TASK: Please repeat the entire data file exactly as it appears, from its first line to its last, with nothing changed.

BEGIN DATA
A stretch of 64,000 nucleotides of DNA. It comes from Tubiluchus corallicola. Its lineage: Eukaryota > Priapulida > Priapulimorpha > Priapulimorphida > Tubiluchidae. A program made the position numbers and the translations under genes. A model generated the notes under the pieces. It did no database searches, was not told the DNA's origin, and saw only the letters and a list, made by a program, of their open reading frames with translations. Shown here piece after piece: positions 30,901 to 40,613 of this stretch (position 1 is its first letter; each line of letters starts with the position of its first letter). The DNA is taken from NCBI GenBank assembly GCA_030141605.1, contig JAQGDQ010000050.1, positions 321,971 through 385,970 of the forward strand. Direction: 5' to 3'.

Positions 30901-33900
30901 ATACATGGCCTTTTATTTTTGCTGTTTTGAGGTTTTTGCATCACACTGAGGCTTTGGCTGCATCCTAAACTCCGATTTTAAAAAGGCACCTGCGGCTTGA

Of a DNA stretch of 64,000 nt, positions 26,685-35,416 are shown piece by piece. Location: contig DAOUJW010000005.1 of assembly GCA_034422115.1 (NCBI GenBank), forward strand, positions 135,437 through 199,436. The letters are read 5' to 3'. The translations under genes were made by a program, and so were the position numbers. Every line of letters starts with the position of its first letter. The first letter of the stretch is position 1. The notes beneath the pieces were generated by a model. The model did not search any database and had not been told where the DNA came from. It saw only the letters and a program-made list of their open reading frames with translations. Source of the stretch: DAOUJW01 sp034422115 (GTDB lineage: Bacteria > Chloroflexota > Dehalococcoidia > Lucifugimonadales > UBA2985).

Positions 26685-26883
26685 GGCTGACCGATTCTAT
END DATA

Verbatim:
A stretch of 64,000 nucleotides of DNA. It comes from Tubiluchus corallicola. Its lineage: Eukaryota > Priapulida > Priapulimorpha > Priapulimorphida > Tubiluchidae. A program made the position numbers and the translations under genes. A model generated the notes under the pieces. It did no database searches, was not told the DNA's origin, and saw only the letters and a list, made by a program, of their open reading frames with translations. Shown here piece after piece: positions 30,901 to 40,613 of this stretch (position 1 is its first letter; each line of letters starts with the position of its first letter). The DNA is taken from NCBI GenBank assembly GCA_030141605.1, contig JAQGDQ010000050.1, positions 321,971 through 385,970 of the forward strand. Direction: 5' to 3'.

Positions 30901-33900
30901 ATACATGGCCTTTTATTTTTGCTGTTTTGAGGTTTTTGCATCACACTGAGGCTTTGGCTGCATCCTAAACTCCGATTTTAAAAAGGCACCTGCGGCTTGA

Of a DNA stretch of 64,000 nt, positions 26,685-35,416 are shown piece by piece. Location: contig DAOUJW010000005.1 of assembly GCA_034422115.1 (NCBI GenBank), forward strand, positions 135,437 through 199,436. The letters are read 5' to 3'. The translations under genes were made by a program, and so were the position numbers. Every line of letters starts with the position of its first letter. The first letter of the stretch is position 1. The notes beneath the pieces were generated by a model. The model did not search any database and had not been told where the DNA came from. It saw only the letters and a program-made list of their open reading frames with translations. Source of the stretch: DAOUJW01 sp034422115 (GTDB lineage: Bacteria > Chloroflexota > Dehalococcoidia > Lucifugimonadales > UBA2985).

Positions 26685-26883
26685 GGCTGACCGATTCTAT